The district court granted partial summary judgment in favor of AC with respect to the duty to defend owed by Hartford and Employers. The issue on this appeal is whether the district court erred in holding that the insurers owed a duty to defend under the "advertising injury" coverage of the general liability policies issued to plaintiff. The district court's grant of summary judgment is reviewed de novo. See Jones v. Union Pac. R.R., 968 F.2d 937, 940 (9th Cir. 1992).

Before considering exclusions in an insurance policy, the court "must examine the coverage provisions to determine whether a claim falls within the potential ambit of the insurance." Hallmark Ins. Co., Inc. v. Superior Court, 201 Cal. App. 3d 1014, 1017, 247 Cal. Rptr. 638, 639 (1988) (citations omitted). Only where the terms of the policy afford coverage must the court consider whether any exclusions apply.

The Hartford and Employers policies provide that the insurer has a duty to defend whenever there is a potential claim against the insured for damages which would be payable under the policy. The issue on this appeal is whether the advertising injury coverage of the two policies afford coverage for claims in the underlying action. Both policies contain similar definitions of "advertising injury" and provide that advertising injury means an injury arising out of an offense committed during the policy period in connection with the named insured's advertising activities, so long as the "injury" (under the Employers policy) or the "offense" (under the Hartford policy) arises out of one of several specified activities, including defamation, infringement of copyright, title, or slogan, and unfair competition. In the instant case, AC had asserted and the district court found coverage under both policies under the "unfair competition" coverage.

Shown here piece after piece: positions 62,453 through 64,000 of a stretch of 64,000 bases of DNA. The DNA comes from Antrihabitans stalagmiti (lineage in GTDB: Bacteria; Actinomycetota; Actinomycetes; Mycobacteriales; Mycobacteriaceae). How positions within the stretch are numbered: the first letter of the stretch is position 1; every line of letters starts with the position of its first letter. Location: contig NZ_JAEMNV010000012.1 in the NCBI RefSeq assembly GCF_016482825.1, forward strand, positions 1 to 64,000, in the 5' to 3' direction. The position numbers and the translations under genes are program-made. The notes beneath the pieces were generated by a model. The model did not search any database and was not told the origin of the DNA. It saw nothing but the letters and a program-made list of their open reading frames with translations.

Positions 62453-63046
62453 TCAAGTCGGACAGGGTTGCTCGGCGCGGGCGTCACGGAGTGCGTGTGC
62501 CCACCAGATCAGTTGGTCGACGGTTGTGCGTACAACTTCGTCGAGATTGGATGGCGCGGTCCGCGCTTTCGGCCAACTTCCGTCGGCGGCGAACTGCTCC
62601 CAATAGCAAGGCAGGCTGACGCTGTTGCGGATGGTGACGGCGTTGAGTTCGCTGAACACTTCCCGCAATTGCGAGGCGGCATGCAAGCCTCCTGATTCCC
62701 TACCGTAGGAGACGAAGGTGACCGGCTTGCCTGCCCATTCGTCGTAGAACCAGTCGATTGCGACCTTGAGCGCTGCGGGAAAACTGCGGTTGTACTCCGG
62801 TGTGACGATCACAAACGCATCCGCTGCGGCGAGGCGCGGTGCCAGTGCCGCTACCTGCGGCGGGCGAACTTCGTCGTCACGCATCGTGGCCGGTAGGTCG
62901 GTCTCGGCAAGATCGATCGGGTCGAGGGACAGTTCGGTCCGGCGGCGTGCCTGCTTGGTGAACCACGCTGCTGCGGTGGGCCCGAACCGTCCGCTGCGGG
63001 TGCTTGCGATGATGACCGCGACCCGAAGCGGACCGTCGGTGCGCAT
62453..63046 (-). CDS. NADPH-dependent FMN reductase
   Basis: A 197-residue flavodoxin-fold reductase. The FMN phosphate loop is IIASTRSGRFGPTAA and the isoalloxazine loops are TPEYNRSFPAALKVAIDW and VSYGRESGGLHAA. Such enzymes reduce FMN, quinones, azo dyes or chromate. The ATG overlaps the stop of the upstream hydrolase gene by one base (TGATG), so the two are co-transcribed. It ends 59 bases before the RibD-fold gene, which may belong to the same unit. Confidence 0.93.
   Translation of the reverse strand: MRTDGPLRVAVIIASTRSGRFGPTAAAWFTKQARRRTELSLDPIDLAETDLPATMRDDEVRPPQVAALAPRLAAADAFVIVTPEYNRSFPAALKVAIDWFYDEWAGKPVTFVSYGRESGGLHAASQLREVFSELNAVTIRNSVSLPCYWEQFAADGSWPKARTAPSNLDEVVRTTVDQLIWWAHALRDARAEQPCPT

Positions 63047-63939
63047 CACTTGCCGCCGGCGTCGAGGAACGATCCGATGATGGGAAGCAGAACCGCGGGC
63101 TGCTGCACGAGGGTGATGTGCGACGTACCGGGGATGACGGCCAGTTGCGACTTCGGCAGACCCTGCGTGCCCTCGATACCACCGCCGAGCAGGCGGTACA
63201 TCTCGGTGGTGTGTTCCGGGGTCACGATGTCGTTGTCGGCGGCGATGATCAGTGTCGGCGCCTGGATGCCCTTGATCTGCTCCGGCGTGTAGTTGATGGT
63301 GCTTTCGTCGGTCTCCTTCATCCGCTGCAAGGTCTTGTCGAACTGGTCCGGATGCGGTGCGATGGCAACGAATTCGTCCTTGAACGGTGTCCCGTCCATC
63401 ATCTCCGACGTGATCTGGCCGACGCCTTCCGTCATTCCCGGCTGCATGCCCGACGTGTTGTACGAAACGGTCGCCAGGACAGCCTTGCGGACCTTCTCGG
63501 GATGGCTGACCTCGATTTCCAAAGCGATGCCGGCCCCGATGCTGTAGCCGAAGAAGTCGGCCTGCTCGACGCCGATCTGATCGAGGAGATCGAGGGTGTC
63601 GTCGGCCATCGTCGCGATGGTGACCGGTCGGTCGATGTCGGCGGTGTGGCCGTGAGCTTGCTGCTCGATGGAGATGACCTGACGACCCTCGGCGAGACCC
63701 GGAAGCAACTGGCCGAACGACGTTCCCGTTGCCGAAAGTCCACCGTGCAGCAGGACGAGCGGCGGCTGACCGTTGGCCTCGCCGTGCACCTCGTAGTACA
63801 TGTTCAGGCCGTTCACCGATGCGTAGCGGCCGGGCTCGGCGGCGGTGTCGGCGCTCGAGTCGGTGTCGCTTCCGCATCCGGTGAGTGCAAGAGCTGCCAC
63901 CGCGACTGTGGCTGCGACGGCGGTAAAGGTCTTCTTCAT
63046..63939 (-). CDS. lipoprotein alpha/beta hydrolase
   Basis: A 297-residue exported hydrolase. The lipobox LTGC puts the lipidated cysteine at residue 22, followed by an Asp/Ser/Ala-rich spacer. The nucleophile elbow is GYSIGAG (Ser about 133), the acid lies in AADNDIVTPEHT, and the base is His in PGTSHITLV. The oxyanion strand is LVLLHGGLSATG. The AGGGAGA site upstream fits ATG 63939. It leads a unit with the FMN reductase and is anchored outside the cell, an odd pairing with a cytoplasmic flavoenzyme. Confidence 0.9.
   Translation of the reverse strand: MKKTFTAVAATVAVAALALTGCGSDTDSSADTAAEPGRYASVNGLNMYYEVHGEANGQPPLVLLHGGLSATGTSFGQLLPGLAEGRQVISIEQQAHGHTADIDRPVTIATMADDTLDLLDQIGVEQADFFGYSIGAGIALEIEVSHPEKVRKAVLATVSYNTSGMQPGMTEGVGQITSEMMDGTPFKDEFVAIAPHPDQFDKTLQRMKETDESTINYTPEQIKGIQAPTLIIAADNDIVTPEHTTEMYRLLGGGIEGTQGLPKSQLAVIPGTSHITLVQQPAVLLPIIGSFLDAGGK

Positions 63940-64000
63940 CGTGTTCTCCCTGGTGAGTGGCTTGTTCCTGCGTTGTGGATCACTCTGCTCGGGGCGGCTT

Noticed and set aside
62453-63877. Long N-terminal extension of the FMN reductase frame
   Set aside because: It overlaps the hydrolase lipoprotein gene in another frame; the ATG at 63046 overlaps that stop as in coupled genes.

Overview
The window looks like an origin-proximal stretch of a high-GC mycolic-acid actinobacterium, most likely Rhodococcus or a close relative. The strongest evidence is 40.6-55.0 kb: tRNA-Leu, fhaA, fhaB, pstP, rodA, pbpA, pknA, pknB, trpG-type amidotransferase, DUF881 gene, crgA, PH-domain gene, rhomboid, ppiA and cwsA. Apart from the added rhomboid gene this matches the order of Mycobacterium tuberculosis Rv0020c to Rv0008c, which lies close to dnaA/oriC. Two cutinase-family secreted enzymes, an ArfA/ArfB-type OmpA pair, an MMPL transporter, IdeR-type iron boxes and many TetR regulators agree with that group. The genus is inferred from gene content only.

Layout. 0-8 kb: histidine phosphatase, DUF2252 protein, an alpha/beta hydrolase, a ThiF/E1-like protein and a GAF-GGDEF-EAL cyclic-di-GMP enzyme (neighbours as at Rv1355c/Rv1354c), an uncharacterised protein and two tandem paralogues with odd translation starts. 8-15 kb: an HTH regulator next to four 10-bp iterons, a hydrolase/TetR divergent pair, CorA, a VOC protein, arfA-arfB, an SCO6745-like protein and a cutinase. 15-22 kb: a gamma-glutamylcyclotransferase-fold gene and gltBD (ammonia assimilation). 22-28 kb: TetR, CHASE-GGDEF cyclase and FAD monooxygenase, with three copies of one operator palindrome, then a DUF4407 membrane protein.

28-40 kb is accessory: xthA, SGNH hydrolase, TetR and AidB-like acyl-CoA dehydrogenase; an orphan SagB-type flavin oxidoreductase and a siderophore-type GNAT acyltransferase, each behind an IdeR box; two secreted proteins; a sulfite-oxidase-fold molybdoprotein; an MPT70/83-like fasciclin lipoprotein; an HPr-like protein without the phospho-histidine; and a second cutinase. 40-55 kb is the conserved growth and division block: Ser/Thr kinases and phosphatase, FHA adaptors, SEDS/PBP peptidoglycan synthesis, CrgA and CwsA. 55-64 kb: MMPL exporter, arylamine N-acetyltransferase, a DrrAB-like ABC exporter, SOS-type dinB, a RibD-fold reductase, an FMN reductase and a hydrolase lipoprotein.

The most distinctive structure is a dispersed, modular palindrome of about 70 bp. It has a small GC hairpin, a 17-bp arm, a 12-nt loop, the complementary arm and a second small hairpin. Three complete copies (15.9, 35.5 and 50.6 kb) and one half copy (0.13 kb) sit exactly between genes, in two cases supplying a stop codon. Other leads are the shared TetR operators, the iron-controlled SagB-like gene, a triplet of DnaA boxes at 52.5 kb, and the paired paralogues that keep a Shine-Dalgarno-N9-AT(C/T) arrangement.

The duty to defend is generally triggered whenever a suit "potentially seeks damages within the coverage of the policy." Gray v. Zurich Ins. Co., 65 Cal. 2d 263, 275, 419 P.2d 168, 176, 54 Cal. Rptr. 104, 112 (1966). " [W]here there is no potential for coverage, there is no duty to defend." Standard Fire Ins. Co. v. Peoples Church of Fresno, 985 F.2d 446, 450 (9th Cir. 1993) (citing Jaffe v. Cranford Ins. Co., 168 Cal. App. 3d 930, 934 (1985)).

The district court concluded that there was coverage under the policy based on the "unfair competition claim." Since that ruling, the California Supreme Court has addressed the issue of coverage for unfair competition claims under a provision covering advertising injuries in a comprehensive general liability policy.2  Bank of the West v. Superior Court, 2 Cal. 4th 1254, 833 P.2d 545, 10 Cal. Rptr. 2d 538 (1992). California law governs this action in diversity. See, e.g., Standard Fire, 985 F.2d at 448-49 (applying Bank of the West to insurer's declaratory judgment action in diversity).